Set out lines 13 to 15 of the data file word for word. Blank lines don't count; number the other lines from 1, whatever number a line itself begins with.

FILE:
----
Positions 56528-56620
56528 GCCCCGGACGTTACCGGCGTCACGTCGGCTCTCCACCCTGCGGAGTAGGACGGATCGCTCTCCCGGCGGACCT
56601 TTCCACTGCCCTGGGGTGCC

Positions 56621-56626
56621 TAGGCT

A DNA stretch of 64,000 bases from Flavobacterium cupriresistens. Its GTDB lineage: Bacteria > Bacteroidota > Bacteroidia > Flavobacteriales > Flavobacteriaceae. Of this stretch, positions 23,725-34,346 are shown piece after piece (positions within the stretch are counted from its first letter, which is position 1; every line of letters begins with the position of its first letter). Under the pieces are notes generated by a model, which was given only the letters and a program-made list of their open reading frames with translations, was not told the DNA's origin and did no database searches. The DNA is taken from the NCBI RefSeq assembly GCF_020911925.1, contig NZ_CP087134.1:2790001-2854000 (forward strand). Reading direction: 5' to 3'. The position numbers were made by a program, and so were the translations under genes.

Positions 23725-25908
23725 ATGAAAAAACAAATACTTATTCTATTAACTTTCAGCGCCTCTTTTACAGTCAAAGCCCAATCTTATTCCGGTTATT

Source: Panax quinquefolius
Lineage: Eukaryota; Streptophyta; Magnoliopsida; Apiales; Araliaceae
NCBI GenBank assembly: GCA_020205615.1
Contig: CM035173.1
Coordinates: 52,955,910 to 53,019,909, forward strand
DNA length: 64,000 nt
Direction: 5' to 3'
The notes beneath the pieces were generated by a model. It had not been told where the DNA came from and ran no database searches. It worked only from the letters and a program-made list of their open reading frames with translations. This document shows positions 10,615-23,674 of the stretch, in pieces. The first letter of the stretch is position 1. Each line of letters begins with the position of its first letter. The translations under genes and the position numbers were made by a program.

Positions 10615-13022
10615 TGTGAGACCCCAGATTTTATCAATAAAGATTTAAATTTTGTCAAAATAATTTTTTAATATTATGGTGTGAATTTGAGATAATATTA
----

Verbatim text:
Coordinates: 52,955,910 to 53,019,909, forward strand
DNA length: 64,000 nt
Direction: 5' to 3'